[tor-dev] Draft of proposal "Direct Onion Services: Fast-but-not-hidden services"
tom at ritter.vg
Thu Apr 16 03:40:57 UTC 2015
On 10 April 2015 at 07:58, George Kadianakis <desnacked at riseup.net> wrote:
> One negative aspect of the above suggestions, is that if hidden
> services only listen for connections, then they lose their
> NAT-punching abilities. But I bet that this is not a problem for some
> use cases that would appreciate the corresponding performance boost.
> Theoretically, the above optimizations could also be optional.
> We should think more.
I wobble back and forth on NAT-Punching for DOS (Direct Onion Services ;) ).
On one hand it's awesome to not have to worry about NAT. On the other,
if you're doing to run a DOS, presumably you are capable enough to
either traverse it or not have to worry about it?
Ultimately, I think I fall onto the side of wanting to keep the
NAT-punching present. As we support more use cases for OSes (Onion
Services ;) ) we will probably want to support people behind NATs but
willing to compromise anonymity for performance. For example, I could
easily envision someone being the DOS in an audio or video chat and
being behind a NAT. The DOS end helps boost the performance, the
client gets anonymity, everyone gets end-to-end protection.
The difference between a DOS connecting to an IP and a DOS _being_ the
IP seems small, as it's only used for connection setup. Obviously
being the IP would be faster... perhaps the DOS could choose IPs that
(it believes) it has a low latency connection to? (If that would be
feasible with the information the daemon has available to it?)
On 9 April 2015 at 22:33, Jacob H. Haven <jacob at jhaven.me> wrote:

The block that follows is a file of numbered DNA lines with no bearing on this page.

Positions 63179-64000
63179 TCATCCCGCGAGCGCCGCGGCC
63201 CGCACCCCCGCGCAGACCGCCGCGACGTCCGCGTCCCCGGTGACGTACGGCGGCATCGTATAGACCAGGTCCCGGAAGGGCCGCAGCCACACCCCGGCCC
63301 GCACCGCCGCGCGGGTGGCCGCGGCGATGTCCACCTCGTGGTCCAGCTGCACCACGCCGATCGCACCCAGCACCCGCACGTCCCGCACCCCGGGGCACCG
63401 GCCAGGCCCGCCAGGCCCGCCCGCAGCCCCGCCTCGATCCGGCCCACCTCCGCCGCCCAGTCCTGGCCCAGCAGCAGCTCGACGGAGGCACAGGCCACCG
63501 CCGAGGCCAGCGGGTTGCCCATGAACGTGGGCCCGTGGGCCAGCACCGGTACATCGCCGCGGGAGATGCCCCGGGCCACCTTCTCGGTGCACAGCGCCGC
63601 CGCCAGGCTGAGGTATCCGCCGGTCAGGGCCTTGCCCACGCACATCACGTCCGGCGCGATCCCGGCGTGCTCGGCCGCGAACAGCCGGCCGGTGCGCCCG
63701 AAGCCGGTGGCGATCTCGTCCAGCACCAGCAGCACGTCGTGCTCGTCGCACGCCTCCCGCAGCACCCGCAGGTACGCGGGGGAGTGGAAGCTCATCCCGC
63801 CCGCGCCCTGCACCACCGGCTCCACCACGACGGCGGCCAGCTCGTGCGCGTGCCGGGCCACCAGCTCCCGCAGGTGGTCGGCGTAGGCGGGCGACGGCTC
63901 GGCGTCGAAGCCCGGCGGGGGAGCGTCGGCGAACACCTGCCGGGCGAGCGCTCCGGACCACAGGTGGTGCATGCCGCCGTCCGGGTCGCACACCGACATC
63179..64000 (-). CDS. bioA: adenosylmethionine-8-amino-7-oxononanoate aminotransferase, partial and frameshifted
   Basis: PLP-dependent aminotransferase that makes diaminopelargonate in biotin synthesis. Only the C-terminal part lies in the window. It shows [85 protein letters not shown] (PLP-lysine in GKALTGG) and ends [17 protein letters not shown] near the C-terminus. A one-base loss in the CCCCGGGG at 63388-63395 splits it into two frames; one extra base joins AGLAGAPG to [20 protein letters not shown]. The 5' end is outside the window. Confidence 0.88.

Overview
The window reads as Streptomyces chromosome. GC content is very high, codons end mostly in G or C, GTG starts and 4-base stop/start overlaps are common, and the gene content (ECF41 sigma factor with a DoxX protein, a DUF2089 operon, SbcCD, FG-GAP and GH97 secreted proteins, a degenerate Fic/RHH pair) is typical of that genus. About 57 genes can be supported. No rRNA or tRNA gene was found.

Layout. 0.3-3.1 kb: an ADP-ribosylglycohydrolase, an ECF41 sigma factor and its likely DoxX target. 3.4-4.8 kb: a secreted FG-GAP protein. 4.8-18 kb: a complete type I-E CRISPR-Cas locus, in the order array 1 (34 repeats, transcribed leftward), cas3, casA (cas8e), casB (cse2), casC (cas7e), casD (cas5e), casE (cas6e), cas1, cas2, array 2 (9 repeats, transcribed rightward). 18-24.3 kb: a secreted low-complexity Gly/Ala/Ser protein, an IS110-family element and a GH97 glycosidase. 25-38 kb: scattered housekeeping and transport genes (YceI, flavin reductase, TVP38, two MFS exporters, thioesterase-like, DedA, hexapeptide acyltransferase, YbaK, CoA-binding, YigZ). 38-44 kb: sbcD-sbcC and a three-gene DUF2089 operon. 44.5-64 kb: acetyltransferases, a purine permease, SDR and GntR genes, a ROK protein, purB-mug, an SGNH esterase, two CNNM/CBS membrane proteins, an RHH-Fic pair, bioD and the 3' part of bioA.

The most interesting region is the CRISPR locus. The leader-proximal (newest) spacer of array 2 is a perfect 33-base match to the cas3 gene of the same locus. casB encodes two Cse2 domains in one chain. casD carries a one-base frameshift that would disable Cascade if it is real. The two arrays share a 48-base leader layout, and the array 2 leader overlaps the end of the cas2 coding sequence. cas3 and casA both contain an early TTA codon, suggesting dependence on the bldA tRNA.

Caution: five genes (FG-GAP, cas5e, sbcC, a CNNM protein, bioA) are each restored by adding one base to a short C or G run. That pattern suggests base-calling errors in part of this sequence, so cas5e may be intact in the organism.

> Removing rendezvous nodes is a bigger change to the protocol, but would be
> very useful. Why not enable the client to just directly establish circuit(s)
> directly to the onion service? As David pointed out, this would probably be
> implemented most cleanly with a tag in the HSDir descriptor (this would
> conveniently identify the service as non-hidden, whether that's a good or
> bad thing...)
> |direct onion service| -> RP <- client middle <- client guard <- |client|
If the RP is removed and the client makes a "direct connection" to the
DOS, the client is using a two-hop circuit, not a three-hop, right?
If it's a three-hop circuit, it's no different (performance-wise) than
using a RP, right?
Another thought. If the DOS makes a direct connection to the HSDir for
descriptor publishing the HSDir will be able to (passively) enumerate
which HSes are DOSes, right? This seems like it would be something we
would want to prevent. (Well, at least require the HSDir to go perform
an active fingerprint to learn this information.) The use of three-hop
circuits to publish this information is not strenuous either.
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